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Five Reasons to Go to Prospect.3 New Orleans

There are the obvious draws for New Orleans– the food, the music, and the beautiful swampland scenery on the drive there. But the best reason to go to any biennial is the art, and there is some inspiring work in this one. Here are the highlights:

Abdalian

1. Zarouhie Abdalian at the New Orleans African American Museum of Art, Culture and History

The museum that houses this exhibition is closed indefinitely, and I found myself wandering around looking for the art. I heard sound coming from inside shotgun houses and realized that the art had been around me the whole time. Voices murmur from behind doors, mingling with the sound of pigeons and chatting visitors. Inconspicuous mirrored pieces have been inserted all around the buildings in the back of the museum, and once you notice them, you see them everywhere. The artist’s interventions are subtle and engrossing. It was the highlight of the exhibition for me.

 

Weems

2. Carrie Mae Weems at The George and Leah McKenna Museum of African American Art

Weems custom built a theater inside the McKenna Museum to create an effect where projected video appears to hover in front of plush, red velvet curtains. A seemingly random series of figures from Lincoln to a magician to a modern dancer to civil rights protesters gaze at the audience as an etherial soundtrack of droning jazz music and spoken word plays. This hypnotic tour de force problematizes subjectivity, identity, and the potential for social change in a much more subtle way than the artist’s earlier work. The piece asks more questions than it answers, and that is its greatest strength.

 

Kaino

3. Glenn Kaino at the Contemporary Arts Center New Orleans

Kaino’s allegories for the futility and endurance of aggression are piled one on top the other in his laboratory-like installation. Parts of an armored tank are cast in clear glass and submerged in water where species of coral fight for territory on its surface, creating brightly colored geographies. Yet, the gallery is calm, the custom-made vitrines immaculate, and the calming sound of running water soothing. A statement on war becomes a peaceful meditation. It is literally transformative.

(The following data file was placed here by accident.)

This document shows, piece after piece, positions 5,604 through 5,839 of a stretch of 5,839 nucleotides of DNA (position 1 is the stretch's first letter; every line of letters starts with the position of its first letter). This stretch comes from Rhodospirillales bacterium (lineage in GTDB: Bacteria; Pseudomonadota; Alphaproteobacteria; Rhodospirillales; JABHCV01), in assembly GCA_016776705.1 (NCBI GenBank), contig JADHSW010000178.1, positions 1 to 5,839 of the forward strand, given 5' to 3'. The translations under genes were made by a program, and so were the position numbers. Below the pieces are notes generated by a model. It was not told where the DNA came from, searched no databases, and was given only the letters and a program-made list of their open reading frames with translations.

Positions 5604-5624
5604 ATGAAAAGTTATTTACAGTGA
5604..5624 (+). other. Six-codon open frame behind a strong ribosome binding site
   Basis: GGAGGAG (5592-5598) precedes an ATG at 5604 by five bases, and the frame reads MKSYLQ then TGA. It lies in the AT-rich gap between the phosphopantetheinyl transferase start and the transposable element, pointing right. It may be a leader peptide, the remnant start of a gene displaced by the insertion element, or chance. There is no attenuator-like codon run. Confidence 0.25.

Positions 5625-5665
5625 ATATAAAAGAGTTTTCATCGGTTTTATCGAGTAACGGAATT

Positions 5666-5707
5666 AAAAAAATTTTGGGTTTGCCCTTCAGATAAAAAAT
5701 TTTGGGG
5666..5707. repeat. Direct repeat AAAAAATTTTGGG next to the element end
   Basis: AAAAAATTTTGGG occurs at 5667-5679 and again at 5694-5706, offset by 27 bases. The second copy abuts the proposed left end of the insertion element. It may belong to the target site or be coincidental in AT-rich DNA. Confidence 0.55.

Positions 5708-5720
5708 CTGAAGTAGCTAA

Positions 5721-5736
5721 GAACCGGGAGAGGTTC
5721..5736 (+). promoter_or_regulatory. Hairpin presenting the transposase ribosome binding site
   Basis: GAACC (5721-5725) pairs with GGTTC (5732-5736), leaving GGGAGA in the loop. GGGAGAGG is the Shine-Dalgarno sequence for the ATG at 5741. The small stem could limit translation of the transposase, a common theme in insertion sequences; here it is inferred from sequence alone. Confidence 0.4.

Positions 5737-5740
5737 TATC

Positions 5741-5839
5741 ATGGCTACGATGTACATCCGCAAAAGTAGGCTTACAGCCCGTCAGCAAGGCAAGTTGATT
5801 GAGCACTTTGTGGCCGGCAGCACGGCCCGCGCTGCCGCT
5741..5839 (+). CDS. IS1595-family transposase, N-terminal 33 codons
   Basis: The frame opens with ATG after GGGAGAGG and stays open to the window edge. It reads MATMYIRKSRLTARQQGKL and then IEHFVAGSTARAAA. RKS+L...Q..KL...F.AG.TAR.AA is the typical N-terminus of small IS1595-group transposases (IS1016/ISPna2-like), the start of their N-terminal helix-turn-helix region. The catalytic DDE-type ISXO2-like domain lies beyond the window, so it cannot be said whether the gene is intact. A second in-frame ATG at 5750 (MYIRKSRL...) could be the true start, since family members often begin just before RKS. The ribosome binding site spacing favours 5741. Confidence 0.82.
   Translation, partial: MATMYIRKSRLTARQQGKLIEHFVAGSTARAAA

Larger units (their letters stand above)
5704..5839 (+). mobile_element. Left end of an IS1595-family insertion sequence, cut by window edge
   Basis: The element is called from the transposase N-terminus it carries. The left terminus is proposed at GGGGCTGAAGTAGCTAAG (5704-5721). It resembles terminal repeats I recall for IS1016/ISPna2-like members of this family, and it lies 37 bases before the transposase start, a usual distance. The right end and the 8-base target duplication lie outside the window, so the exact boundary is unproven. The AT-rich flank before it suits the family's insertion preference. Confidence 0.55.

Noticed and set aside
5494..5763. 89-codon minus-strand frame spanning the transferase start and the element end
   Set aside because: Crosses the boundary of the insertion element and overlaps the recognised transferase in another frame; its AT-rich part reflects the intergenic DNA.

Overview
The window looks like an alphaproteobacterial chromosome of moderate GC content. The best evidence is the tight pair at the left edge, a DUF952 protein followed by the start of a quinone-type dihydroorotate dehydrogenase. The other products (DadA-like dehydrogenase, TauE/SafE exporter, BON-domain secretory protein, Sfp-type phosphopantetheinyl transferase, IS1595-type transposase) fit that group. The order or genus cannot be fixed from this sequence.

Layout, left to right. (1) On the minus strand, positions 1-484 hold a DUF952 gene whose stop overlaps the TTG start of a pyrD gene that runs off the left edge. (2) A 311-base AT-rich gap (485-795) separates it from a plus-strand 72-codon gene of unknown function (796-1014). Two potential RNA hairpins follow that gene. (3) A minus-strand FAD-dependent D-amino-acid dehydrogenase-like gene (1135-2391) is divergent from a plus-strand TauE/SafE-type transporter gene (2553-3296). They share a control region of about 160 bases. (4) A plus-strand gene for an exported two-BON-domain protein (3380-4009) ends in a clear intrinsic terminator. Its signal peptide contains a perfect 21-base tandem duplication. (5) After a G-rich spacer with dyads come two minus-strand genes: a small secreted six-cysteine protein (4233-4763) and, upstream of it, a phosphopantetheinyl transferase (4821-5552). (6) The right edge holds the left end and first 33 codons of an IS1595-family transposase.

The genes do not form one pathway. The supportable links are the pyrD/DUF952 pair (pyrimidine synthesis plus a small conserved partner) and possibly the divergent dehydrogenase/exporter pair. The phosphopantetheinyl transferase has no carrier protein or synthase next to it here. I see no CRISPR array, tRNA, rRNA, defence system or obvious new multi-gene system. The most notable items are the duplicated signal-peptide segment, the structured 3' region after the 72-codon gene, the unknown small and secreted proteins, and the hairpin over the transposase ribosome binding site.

Hugo

4. Pieter Hugo at the Contemporary Arts Center New Orleans

These enigmatic, staged Nollywood stills are eerie and defiant of exotic stereotypes. The horror of “Heart of Darkness” meets the campy slasher film in a cool reworking of the old tropes, namely those desires for titillating violence and fear that are constantly projected onto Africa. The large-format, absurd, yet sympathetic portraits reward extended viewing.

 

Locke

5. Hew Locke at Tulane University, Newcomb Art Gallery

Before I walked into Locke’s installation, I read the label which listed mardi gras beads as a medium. I was immediately skeptical as that seems like too obvious of a choice for New Orleans. But I was convinced by the compelling imagery. Locke’s panorama of carnavalesque characters mixes motifs from African, Rastafarian, Aztec, and Baroque artworks to great effect. The beads dripping like tears from the figures is very effective. I love it when I am proven wrong.

These five works are just a small sampling of the biennial based on what I could see in a day and a half. With 18 main sites and 70 associated exhibitions, there is too much art to take in on a short trip. And everything is so well organized! There is even an app for the exhibition at bit.ly/prospect3.

If you make it to the biennial, please post your favorites below. I would love to hear about what I may have missed. I want to be convinced to go back to New Orleans.

also by Rachel Hooper
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